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I don't know what to do about Mum (Long!)(12 Posts)
My mum is single, and has been since she got divorced when I was 3. She doesn't have many friends (her best friend died of cancer a few years ago), she doesn't live near her family and can't drive to see them. One of my brothers and I live very close by but we see her rarely and don't talk to her much (this is for a number of reasons). She is socially isolated and I made her go to the doctors as I believed she was depressed and not looking after herself properly. The doctor agreed and started her on ADs a few months ago but as yet, I have seen no improvement in her.
She does not look after herself. She hoards things and has a filthy house. She never cleans it (as in, her bathroom hadn't been cleaned in years until I intervened). She doesn't wash. She washes a couple of times a year at best, and she stinks as a result.
I told her when I was pregnant that I could not have her involved with my DD if she didn't sort herself and her house out as she is so unhygienic. She made a token effort on her house but still lives in an awful house and still doesn't wash.
I know that she lives like this due to depression and emotional issues but she is also like a child. She gets into a massive huff if you say something she doesn't like. She interrupts when people are talking and starts an entirely new conversation. DH struggles to talk to her at all because it's impossible to keep track of her conversation. She doesn't seem to enjoy anything and brings down everyone's mood when she is around. She is also helpless.
She just called me to say that she has an interview. It is for a job doing fewer hours than she currently does and she can't afford a pay cut. It makes no sense at all. I asked if she had showered as she won't create a good impression if she isn't well presented. She hasn't. I told her to shower. I asked how she was getting to the interview. She said she would cycle (it's a few miles away, it's hot here and my mum is very overweight). I said she would find rushing there on bike stressful and that it would make her sweaty and worn out and to get a taxi which I would pay for. She said she would consider it. She then said she didn't know any taxi numbers and couldn't look online so I had to look them up for her. She just seems go be getting more and more helpless. She seems to be incapable of looking after herself and so far, the depression doesn't seem to be any better. I know more contact with DD, my brother and I would make her happier but it is not viable when she is in such a state (I know that sounds harsh but I have tried everything to help her that I can think of and she refuses to change, and I have a dirt and contamination OCD so I can't overlook her hygiene issues).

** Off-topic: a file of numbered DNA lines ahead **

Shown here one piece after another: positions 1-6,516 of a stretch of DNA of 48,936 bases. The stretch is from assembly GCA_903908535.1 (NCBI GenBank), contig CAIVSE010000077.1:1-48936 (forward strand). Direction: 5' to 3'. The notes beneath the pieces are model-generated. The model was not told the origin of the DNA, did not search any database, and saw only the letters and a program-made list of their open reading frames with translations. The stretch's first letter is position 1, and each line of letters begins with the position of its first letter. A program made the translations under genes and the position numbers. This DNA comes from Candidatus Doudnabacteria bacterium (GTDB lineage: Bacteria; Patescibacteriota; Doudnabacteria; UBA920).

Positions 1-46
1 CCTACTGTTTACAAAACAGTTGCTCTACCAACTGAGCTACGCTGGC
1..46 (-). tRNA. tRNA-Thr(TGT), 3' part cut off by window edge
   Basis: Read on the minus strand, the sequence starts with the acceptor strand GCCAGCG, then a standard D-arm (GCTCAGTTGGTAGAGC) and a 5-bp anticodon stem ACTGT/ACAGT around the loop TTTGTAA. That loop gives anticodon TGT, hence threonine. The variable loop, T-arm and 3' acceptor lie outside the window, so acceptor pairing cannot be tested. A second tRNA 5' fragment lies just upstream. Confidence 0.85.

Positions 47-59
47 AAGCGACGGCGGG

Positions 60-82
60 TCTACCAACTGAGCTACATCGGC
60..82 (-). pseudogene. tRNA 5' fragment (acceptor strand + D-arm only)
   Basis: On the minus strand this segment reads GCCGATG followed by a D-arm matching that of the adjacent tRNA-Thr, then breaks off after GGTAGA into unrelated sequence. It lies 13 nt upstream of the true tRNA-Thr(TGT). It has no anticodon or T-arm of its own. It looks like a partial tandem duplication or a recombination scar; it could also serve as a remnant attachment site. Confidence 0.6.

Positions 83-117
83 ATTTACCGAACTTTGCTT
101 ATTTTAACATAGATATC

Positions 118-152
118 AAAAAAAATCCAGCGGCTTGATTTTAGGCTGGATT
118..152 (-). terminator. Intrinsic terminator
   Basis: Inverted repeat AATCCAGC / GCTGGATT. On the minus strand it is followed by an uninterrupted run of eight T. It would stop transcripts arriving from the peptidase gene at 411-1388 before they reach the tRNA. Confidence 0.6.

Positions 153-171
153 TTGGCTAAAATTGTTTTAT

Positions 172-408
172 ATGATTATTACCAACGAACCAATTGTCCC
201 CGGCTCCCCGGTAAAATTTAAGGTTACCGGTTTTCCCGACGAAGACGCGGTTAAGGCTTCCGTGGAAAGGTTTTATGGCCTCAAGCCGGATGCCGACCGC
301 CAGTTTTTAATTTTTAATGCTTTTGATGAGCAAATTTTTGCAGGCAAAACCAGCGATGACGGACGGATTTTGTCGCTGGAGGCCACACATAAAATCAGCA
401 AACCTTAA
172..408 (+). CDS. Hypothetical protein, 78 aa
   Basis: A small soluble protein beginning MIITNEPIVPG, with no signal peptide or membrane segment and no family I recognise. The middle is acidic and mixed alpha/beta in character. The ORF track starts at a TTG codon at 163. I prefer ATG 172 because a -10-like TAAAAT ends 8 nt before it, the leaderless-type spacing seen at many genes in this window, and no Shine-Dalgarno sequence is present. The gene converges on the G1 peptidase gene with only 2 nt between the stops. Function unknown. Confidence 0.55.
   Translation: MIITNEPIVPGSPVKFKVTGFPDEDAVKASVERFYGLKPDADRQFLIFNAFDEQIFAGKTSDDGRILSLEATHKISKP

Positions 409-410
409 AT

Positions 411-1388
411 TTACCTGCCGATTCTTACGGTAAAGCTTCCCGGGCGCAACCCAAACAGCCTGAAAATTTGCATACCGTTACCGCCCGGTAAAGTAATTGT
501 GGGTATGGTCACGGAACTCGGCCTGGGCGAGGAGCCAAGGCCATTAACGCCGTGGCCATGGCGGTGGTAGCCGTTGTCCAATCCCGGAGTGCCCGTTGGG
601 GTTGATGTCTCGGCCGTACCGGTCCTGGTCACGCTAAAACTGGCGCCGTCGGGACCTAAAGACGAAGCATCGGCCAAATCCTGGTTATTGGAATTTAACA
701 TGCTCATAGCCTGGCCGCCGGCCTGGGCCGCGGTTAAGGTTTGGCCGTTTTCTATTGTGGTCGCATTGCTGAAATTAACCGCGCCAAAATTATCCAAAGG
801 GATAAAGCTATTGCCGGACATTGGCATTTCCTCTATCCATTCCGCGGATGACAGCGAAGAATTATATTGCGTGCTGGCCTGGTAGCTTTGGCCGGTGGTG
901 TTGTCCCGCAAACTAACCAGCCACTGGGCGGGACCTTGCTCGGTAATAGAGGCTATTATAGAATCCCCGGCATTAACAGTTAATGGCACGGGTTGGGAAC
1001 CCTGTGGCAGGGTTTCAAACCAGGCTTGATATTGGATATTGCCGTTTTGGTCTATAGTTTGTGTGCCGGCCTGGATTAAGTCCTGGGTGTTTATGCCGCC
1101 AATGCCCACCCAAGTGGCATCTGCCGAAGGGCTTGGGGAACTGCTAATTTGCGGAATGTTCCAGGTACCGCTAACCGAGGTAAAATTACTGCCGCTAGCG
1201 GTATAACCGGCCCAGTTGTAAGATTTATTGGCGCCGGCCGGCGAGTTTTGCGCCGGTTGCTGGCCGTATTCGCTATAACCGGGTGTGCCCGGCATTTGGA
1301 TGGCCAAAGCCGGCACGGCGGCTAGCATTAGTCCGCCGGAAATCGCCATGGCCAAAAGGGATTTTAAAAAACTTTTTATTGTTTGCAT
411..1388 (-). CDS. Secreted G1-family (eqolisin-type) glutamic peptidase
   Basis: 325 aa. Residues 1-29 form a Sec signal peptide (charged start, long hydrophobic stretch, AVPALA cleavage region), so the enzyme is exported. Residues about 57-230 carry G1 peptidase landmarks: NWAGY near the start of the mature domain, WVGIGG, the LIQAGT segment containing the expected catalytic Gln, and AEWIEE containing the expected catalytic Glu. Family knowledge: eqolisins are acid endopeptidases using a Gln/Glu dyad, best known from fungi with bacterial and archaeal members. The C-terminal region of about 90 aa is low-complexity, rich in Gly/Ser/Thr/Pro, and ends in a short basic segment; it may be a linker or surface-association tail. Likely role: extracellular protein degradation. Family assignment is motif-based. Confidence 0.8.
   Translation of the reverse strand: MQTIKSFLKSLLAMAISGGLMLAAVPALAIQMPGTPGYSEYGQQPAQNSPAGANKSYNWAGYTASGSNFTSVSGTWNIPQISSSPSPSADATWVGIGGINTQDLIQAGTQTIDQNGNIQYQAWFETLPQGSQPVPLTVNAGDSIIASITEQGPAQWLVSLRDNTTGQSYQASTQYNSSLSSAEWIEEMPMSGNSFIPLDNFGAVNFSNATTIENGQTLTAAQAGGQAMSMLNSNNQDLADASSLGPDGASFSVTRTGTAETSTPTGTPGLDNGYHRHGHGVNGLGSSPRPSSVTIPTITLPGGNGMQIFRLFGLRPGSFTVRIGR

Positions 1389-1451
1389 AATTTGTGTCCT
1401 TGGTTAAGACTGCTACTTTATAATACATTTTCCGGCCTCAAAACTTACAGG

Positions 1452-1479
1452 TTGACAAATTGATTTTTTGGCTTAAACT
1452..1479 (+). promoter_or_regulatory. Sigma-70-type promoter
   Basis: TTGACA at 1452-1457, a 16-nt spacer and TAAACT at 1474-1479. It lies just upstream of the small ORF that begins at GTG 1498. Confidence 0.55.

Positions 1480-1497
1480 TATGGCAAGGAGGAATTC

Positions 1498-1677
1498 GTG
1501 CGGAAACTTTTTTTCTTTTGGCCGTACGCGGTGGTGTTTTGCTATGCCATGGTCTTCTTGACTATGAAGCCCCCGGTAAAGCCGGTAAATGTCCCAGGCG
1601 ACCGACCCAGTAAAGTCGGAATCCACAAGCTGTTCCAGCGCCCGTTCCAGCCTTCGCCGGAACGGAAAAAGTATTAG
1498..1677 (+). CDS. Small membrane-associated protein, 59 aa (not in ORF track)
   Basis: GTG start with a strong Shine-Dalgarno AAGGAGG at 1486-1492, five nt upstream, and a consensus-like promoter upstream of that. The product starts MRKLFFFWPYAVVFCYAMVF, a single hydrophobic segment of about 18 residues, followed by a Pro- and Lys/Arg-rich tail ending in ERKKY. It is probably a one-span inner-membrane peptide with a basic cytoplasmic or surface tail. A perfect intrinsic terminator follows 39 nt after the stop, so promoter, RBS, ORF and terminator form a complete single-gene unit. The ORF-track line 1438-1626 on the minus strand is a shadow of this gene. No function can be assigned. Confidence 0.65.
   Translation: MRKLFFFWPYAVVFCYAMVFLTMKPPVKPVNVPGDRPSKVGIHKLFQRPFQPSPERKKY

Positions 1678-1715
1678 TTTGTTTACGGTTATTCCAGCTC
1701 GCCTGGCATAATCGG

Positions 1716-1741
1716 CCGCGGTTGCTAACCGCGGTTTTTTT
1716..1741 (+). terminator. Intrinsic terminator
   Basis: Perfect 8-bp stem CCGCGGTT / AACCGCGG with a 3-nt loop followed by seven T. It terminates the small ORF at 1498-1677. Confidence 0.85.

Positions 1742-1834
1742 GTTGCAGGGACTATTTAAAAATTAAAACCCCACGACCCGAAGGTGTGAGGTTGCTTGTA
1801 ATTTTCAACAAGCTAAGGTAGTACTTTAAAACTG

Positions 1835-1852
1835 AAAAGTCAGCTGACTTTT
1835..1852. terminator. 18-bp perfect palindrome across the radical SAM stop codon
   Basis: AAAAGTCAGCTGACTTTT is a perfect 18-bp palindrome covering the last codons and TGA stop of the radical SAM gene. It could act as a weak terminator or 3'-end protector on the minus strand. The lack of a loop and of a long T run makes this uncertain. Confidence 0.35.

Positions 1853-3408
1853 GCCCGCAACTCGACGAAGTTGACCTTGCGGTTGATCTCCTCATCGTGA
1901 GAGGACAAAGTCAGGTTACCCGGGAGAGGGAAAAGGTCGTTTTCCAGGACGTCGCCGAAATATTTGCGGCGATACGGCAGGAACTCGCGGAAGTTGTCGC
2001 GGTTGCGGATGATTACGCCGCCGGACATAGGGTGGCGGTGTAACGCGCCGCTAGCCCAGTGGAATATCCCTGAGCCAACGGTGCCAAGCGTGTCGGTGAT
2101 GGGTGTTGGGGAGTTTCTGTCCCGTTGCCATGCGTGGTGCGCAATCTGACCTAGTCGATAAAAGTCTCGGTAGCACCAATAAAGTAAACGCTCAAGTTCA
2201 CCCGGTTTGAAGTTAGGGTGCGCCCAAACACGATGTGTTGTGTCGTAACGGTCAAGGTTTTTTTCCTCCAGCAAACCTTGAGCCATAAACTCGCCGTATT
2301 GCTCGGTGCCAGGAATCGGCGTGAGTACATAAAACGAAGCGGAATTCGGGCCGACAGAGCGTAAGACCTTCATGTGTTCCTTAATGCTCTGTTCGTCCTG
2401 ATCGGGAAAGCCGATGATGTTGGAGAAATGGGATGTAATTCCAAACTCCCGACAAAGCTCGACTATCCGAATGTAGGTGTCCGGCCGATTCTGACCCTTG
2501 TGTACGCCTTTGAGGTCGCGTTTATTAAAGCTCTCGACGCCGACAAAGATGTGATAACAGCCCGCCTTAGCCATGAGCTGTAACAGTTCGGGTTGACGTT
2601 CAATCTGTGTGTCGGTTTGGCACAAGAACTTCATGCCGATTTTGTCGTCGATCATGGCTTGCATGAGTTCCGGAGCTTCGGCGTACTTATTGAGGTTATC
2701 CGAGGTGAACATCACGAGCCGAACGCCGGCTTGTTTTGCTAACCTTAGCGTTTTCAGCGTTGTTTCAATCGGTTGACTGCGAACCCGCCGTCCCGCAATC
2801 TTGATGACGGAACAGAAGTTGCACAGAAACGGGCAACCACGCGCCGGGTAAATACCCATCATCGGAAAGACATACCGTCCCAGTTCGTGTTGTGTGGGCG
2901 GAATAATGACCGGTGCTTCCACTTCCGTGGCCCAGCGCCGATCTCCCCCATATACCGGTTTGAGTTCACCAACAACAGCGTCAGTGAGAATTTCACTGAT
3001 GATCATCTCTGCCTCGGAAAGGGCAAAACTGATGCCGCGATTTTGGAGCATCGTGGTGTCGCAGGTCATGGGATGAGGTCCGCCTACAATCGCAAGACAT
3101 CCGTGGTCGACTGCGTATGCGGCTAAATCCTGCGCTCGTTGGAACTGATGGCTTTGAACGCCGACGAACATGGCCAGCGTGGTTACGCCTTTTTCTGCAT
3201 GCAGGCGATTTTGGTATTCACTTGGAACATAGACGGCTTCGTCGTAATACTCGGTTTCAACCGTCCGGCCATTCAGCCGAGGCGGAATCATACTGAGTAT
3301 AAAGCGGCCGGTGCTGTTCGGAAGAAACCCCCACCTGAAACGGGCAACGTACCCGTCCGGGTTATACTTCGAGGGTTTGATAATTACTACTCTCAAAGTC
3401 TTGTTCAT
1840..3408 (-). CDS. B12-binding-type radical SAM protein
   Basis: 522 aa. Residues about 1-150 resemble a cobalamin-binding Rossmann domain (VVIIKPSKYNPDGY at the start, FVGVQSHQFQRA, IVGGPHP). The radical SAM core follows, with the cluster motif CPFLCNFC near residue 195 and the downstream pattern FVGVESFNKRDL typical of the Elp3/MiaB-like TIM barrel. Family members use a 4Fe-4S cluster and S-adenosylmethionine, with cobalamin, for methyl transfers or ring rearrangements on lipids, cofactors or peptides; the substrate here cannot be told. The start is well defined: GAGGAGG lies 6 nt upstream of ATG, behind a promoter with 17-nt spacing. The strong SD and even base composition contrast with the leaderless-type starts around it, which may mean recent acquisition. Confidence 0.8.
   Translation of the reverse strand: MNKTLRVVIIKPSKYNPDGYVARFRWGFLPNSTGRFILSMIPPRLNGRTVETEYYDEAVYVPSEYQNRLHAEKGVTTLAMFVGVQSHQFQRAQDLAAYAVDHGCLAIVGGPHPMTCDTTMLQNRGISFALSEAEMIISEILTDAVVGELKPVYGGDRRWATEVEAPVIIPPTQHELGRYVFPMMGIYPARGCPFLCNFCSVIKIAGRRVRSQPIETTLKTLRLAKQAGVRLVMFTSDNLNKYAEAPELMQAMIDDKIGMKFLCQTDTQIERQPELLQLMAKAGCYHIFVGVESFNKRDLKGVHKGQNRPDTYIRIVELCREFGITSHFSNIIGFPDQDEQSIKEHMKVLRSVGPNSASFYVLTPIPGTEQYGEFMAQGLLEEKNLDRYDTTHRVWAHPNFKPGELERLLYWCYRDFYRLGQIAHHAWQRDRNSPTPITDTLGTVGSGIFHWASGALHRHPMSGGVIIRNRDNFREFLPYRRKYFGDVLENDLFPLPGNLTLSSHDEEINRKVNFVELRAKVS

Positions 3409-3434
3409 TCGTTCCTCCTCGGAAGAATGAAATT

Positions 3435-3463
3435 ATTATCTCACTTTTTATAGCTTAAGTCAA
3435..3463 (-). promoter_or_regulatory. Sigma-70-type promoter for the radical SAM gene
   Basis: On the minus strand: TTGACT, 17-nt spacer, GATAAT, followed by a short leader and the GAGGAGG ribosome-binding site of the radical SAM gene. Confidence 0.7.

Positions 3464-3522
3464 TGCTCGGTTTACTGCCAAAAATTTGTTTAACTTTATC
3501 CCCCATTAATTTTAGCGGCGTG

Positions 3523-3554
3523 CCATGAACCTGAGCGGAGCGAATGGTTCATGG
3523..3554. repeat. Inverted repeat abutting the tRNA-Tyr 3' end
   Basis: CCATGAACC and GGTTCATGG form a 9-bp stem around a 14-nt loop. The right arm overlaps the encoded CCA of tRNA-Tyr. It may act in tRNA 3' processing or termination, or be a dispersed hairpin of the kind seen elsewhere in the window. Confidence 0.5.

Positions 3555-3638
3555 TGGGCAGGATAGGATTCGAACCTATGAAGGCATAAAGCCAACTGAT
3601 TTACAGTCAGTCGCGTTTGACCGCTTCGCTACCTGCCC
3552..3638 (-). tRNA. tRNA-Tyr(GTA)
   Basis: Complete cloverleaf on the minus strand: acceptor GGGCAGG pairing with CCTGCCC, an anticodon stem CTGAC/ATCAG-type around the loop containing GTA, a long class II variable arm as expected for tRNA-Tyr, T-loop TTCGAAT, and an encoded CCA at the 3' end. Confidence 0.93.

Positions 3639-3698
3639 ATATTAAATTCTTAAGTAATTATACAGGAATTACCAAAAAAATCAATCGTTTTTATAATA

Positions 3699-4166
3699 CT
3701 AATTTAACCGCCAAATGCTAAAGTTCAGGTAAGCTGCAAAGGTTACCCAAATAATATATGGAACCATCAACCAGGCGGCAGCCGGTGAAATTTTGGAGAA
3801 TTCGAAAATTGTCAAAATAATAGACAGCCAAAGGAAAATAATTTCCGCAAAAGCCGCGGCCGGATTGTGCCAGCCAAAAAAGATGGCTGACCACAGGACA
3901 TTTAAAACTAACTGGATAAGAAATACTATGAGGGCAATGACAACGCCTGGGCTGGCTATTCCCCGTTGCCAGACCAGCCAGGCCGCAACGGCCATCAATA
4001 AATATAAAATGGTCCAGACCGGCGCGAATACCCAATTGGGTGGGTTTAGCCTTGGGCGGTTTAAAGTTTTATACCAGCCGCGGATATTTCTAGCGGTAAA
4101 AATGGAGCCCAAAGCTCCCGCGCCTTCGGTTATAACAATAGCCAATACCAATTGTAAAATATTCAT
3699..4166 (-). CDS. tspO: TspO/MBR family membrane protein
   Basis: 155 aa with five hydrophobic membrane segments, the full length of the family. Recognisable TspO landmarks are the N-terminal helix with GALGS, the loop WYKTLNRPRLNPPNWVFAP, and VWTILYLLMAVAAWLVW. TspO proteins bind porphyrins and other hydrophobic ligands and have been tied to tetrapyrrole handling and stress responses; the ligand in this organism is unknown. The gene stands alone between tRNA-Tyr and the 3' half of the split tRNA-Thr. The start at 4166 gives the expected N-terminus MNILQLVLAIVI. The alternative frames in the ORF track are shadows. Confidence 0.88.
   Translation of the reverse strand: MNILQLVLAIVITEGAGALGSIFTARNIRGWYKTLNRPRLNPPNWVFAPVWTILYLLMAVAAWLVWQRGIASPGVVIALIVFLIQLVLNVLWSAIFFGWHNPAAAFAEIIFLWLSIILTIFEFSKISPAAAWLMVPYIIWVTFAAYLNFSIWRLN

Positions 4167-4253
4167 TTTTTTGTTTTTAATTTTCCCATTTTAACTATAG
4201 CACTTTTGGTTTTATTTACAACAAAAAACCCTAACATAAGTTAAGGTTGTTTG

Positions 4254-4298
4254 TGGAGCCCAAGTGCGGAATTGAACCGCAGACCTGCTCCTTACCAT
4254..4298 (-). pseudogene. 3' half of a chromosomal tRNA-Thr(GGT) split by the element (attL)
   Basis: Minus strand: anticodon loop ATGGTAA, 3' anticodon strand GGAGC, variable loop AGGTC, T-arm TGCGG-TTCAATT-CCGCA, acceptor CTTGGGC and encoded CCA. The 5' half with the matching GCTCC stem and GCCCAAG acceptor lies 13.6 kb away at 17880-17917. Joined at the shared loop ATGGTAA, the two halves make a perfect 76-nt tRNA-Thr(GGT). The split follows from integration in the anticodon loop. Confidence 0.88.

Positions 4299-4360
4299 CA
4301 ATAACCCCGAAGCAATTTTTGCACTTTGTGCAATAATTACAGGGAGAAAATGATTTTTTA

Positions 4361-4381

What can I do? I feel like I need to help her and spend more time with her but I can't unless she changes and she won't. I don't want to leave her to it as she has a miserable life ATM.
Any wise words or recommendations of professionals that can help? I am only mid 20's and mum isn't even mid 50's but I don't feel like a have a mother, and have felt this way for dome time now. DD is only 7mo and I want her to have a happier, healthier nan but I just don't know what to do.
Would it be possible for you to speak to her GP about this situation, either with or without her present. The GP won't be able to give you information but you could tell them about how she lives and ask for their intervention, or recommendations for agencies you could contact yourself.
Has she always been like this or is it something that has grown over the years, or did it come on suddenly?
I second what Agatha has said. Hope your poor mum finds help.
If I spoke to a GP about her, what could they do without her finding out that I have spoken to them?
I don't think she would react well if she found out. She is very defensive and said that she would have nothing to do with me when I pushed her on it last year.
Is it better to get doctors involved to try and get it sorted and risk her refusing to speak to me (and thus make her more isolated) or try to come up with another way of managing the situation myself? My brothers will not help.